The gender binary is a model that categorizes all people into one of two genders. In essence, gender is seen as a rigid binary under this model. In addition, it suggests there cannot be more than two genders.
The gender binary is mostly an aspect of Western culture and thought. By contrast, Many cultures recognize various systems of genders. For example, Two-Spirit is an umbrella term used by some Indigenous North American people to describe individuals in their communities who fulfill a traditional third-gender ceremonial and social role.
Western colonialism can pressure other cultures to conform to its rigid gender binary. When this occurs, it is a form of racism and sexism called binarism.
What Does the Gender Binary Fail to Take Into Account?
The gender binary neglects individuals whose gender identity doesn’t fall within the gender binary. These people may not identify as just “female” or “male” but have a more gender-diverse identity. For example, they may identify as non-binary. When individuals are oppressive and discriminate against non-binary people, this is referred to as nonbinary erasure.
What Is the History Behind the Gender Binary?
Throughout global history, many cultures have subscribed to a model of gender roles, including female and male individuals. However, what is different from Western culture is that many other cultures recognize other gender identities. However, the gender binary itself is strictly limited to only two genders, even though it has not been the case for all cultures in history. In fact, the gender binary is a relatively new concept introduced in the European Christian Church.
Earlier Abrahamic religions and European cultures acknowledged other genders and sexes. However, Western colonialism put pressure on cultures all over the world to conform to their standards. In essence, Western colonialism forced other cultures to take up its model of the gender binary and even had deadly consequences for those who didn’t conform.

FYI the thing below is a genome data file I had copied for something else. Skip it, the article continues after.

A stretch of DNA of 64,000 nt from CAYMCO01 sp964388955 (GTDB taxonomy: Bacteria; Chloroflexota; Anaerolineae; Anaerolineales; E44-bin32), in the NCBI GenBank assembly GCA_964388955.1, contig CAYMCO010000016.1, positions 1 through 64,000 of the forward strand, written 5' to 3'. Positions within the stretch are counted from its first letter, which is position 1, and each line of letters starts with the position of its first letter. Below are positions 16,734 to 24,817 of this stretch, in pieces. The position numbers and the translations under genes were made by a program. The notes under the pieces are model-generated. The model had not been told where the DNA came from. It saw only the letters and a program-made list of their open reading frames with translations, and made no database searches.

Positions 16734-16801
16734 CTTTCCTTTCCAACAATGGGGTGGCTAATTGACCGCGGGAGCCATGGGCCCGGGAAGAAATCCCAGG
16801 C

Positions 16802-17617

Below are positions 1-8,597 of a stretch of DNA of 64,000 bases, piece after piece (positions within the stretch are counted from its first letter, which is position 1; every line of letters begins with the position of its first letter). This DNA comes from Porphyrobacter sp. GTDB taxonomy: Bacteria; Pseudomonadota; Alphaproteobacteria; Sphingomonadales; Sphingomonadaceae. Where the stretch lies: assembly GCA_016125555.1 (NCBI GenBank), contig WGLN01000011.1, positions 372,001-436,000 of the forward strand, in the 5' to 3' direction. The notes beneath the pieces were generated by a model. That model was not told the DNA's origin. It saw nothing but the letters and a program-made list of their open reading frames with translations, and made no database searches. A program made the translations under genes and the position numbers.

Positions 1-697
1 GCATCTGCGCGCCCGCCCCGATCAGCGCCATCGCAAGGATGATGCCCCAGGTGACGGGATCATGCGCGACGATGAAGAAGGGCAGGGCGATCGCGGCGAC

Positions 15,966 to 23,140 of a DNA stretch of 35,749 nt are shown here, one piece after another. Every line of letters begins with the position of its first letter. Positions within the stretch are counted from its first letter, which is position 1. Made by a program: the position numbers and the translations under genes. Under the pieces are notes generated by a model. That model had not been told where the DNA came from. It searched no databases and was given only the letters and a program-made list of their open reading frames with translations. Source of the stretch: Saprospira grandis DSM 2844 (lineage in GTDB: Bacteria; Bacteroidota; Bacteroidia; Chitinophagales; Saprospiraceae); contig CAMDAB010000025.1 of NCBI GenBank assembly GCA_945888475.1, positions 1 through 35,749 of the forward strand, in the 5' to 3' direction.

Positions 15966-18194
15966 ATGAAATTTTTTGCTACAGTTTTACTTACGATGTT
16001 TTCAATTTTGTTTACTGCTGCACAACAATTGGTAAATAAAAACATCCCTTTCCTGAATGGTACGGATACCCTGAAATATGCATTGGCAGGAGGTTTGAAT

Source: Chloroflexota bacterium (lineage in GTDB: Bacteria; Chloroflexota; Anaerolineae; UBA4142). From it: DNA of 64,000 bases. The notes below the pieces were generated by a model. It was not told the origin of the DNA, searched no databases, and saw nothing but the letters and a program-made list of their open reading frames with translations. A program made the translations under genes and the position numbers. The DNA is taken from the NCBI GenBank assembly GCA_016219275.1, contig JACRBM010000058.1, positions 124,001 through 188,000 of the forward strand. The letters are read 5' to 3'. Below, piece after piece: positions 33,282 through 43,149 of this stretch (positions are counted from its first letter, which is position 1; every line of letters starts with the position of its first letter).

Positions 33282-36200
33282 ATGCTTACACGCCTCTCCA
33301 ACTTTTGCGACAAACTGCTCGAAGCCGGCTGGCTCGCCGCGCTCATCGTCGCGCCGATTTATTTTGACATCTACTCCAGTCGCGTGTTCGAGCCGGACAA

Why Is the Gender Binary So Ingrained in Our Culture?
The gender binary is still so prevalent in today’s culture and an accepted concept. Many people assume people’s genders and pronouns, and gender reveal parties are still a thing in society, despite catastrophic consequences.
Within Western cultures, there are even characteristics associated with one gender or the other. For instance, things like heels, wigs, makeup, and the color pink are typically seen as only for women and girls, when in the past, men and boys enjoyed them.
How to Dismantle
The concept of the gender binary has come up more when discussing transgender and non-binary individuals and their rights. As a result, discussions of how to dismantle a binary view of gender are beneficial for everyone, no matter how you identify. Adopting a more progressive understanding of gender can make it easier to include and provide acceptance for transgender, non-binary and agender individuals.
Here are some suggestions for dismantling the gender binary:
Sharing pronouns doesn’t just have to be for transgender or gender non-conforming people. When everyone shares pronouns, then it stops people from assuming everyone’s pronouns based on their gender. Simply putting your pronouns in your email signature or social media bios is a good start. Normalizing this kind of sharing can be part of your everyday introductions, as well. However, it is essential to note that not everyone may be comfortable sharing theirs, so do not force anyone to do so if they are not comfortable. In many cases, the person may not be open about their gender and not feel safe enough to do so.
Become an Advocate
Advocacy can occur on various levels, whether it’s neighborhood and/or community efforts or national organizations. For example, your advocacy work for gender could look like leading discussions in various aspects based on gender in society. It could lead to social change and socialization, tackle gender-based discrimination, and more. In essence, advocacy aims to increase awareness and empower and increase the participation of marginalized people. Even simply educating people in your life or speaking up about these issues can go a long way.
Address Implicit or Unconscious Biases
Implicit or unconscious bias is where you have ideas that you may not consciously be aware of. However, when you address or reflect on these biases, it can help you better confront them and become a more accepting person, and better understand identities outside of the gender binary.
As soon as children are born in our society, they are generally lumped into one of two categories. Many people think that biological sex determines gender when these are two entirely different concepts. As we learn more about the gender spectrum and break down the gender binary, it can improve the mental health of gender-diverse individuals.